For additional information, read the Nomination Form PDF
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VLR Listing Date 12/09/1986
NRHP Listing Date 03/20/1987
NPS property number 87000475; 01000613
Occupying the oldest continuously settled area of Virginia’s leading port, this commercial quarter is closely associated with events and developments of Norfolk’s rail, banking, maritime, and naval activities. Within its irregular colonial street pattern is an important mix of late 19th- and early 20th century commercial architecture, built on the sites of earlier structures. The building styles range from simple commercial vernacular to the grandest classicism. Prominent East Coast architects whose work is represented here include Ammi B. Young (U.S. Customs House, 1859), Charles E. Cassell (Citizens Bank Building, 1897), and John Kevan Peebles (Lynnhaven Hotel, 1906). The rows of narrow brick storefronts on Granby Street, the principal commercial thoroughfare, constitute a cohesive early commercial streetscape. Since 1977 the district has been a conservation project administered by the Norfolk Redevelopment and Housing Authority which has encouraged the recycling of its area’s older structures.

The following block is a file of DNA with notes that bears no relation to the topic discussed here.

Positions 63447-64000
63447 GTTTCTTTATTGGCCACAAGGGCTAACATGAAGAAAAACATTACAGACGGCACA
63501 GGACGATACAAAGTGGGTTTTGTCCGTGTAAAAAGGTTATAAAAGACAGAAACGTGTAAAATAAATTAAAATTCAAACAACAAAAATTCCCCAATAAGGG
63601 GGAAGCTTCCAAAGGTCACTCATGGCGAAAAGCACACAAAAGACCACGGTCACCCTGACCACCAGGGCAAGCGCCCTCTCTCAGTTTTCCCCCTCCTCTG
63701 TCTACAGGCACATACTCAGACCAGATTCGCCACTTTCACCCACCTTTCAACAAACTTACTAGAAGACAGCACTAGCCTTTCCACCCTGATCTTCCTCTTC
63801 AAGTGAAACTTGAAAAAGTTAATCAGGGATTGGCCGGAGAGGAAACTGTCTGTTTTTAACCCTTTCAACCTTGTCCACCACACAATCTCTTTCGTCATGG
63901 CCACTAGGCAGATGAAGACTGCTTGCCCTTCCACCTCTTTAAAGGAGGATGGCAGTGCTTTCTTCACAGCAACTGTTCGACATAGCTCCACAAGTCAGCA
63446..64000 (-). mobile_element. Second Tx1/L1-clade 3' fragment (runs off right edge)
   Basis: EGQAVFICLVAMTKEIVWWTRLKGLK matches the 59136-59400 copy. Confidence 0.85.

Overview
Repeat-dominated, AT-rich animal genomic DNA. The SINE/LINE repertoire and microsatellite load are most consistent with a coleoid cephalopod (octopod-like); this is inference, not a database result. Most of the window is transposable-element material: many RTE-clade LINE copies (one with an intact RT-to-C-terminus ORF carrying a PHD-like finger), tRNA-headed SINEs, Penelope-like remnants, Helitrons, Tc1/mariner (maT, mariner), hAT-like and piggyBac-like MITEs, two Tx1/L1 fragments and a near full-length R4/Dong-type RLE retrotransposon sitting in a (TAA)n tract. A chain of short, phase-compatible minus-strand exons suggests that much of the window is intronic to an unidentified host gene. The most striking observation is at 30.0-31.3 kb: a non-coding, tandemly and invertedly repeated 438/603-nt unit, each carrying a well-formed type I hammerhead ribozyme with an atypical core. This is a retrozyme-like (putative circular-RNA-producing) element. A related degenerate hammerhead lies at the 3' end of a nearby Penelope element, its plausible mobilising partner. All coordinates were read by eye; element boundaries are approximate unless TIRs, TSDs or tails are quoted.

In 2001, the boundary was increased to recognize that portion of the Norfolk’s historic city center located north of the original district. Buildings in the boundary increase date from 1872 through 1949. Among the district’s interesting variety of commercial building types are Norfolk’s earliest tall office buildings, hotels associated with the Jamestown Exposition of 1907, several theaters, early 20th-century banks, department stores, and commercial buildings. Development continued in the 1920s and 1930s. Of particular note are the Works Progress Administration (WPA) projects constructed in downtown during the early 1930s, including the U.S. Post Office and Courthouse.
[VLR Listed: 12/6/2000; NRHP Listed: 5/30/2001]
VLR: Virginia Landmarks Register
NPS: National Park Service
NRHP: National Register of Historic Places
NHL: National Historic Landmark
Updated December 16, 2019